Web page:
Those editors that just write over the file may leave files with
ancient creation times even though all the ancient data has long
since been removed from the file.

Actually, most editors can operate in either mode, depending on
user-settable options.
s***@casperkitty.com
2017-05-06 15:20:29 UTC
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Post by Gordon Burditt
The biggest problem with
fp = fopen(filename, "w");
does not change the creation time, but
unlink(filename);
fp = fopen(filename, "w");
does, and when this applies to object files, it may result in a
meaningless difference in creation time of years or decades, but
the contents of the files are still up to date.
If files are copied, it can be useful to have both the date when the copy
was created and the date when the content was created. If a source file
is rolled back from a backup, it makes sense to have a date stamp which
matches that of the original, but the file should be considered "newer"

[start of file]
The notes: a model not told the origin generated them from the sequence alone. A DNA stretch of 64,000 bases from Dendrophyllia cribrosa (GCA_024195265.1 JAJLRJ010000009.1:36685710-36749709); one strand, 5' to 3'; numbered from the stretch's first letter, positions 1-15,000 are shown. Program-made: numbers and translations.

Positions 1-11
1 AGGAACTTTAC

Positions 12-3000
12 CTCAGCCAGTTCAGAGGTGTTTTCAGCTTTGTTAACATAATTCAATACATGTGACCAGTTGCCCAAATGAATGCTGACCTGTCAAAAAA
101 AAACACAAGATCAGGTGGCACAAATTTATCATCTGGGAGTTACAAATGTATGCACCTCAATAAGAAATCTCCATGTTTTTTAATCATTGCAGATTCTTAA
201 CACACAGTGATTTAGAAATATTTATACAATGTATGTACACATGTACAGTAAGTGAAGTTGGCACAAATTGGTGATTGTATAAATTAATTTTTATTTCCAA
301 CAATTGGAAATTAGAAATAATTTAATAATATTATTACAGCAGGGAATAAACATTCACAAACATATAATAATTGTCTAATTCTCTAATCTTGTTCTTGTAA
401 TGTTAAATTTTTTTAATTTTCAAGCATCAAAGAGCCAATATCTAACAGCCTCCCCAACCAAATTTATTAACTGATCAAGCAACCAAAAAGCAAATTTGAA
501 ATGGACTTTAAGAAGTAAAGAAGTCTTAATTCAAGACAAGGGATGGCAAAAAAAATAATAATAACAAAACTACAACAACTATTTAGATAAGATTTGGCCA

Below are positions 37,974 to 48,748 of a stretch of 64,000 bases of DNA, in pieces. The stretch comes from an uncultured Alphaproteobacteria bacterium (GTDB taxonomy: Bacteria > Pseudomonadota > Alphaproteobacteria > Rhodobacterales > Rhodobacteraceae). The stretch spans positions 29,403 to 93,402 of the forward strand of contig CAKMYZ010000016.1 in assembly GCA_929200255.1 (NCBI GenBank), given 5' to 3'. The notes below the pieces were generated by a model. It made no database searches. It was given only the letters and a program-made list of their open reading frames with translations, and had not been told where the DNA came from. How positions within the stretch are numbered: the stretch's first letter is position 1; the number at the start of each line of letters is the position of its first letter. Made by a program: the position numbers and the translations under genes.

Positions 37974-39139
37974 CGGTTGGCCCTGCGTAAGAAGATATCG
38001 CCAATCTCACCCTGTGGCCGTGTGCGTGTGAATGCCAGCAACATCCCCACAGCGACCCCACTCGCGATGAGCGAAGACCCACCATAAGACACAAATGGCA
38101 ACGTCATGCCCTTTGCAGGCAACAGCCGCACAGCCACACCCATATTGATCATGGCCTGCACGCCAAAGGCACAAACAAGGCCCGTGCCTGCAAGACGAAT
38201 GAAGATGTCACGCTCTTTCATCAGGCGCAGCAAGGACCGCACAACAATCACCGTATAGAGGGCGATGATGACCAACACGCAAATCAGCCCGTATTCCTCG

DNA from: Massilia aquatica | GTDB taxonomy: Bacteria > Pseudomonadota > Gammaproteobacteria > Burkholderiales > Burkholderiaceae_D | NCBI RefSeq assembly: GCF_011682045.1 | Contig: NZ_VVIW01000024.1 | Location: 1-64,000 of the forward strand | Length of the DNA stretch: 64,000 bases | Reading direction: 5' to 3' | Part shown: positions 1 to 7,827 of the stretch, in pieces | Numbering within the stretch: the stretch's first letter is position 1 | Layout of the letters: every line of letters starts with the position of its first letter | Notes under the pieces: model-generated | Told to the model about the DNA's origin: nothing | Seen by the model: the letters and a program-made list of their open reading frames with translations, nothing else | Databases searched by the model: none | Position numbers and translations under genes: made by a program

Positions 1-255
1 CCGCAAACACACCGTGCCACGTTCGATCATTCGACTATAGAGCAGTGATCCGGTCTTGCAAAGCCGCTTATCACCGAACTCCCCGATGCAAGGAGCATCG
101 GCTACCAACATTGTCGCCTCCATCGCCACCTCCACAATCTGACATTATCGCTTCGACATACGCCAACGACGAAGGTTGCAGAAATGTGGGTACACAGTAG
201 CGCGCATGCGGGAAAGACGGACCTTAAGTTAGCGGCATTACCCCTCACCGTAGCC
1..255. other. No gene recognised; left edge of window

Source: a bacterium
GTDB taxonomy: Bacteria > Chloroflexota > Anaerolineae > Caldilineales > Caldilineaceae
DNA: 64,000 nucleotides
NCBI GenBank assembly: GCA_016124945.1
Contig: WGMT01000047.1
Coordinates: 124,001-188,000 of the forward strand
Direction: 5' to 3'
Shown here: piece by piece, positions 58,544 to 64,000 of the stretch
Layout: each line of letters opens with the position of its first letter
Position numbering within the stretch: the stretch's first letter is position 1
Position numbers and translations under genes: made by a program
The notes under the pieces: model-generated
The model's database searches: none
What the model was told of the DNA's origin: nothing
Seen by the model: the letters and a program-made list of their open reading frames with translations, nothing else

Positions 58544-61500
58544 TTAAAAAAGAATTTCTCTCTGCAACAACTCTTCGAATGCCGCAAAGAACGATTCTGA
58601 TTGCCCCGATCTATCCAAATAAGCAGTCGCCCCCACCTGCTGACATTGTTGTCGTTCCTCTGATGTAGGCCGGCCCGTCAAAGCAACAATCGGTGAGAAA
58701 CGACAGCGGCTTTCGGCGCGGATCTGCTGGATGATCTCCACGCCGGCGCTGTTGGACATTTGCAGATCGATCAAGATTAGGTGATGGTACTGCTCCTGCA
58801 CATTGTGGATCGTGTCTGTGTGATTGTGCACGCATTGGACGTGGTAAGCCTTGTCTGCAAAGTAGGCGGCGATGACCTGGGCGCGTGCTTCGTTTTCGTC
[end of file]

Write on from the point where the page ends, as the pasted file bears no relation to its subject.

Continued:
than any associated object files, even those built from versions of
source which edited after the date of the backup (and have since been
abandoned.

I would also suggest that the distinction between replacing a file's content
versus unlinking and then replacing extends far beyond timestamps. If two
or more hard links exist to the same file, opening with "w" or "wb" without
first unlinking will trash the file seen by both links, while unlinking and
then writing will let the other links behave as though they hold a "copy"
of the file. While there are some cases where it could be useful to have
multiple hard links to a changeable file, I would think that a symlink would
be more appropriate in most such cases, and it would be more helpful if the
hard-link semantics treated open-for-replace as as unlink-then-write.
Scott Lurndal
2017-05-06 14:29:02 UTC
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Post by bartc
Given a handle returned by fopen(), is there a way of determining file
time from it? Either creation time or last modified time.
man 2 fstat.
Kenny McCormack
2017-05-06 15:10:40 UTC
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Post by Scott Lurndal
Post by bartc
Given a handle returned by fopen(), is there a way of determining file
time from it? Either creation time or last modified time.
man 2 fstat.
Completely missing the point.

Re-read the OP.
--
The plural of "anecdote" is _not_ "data".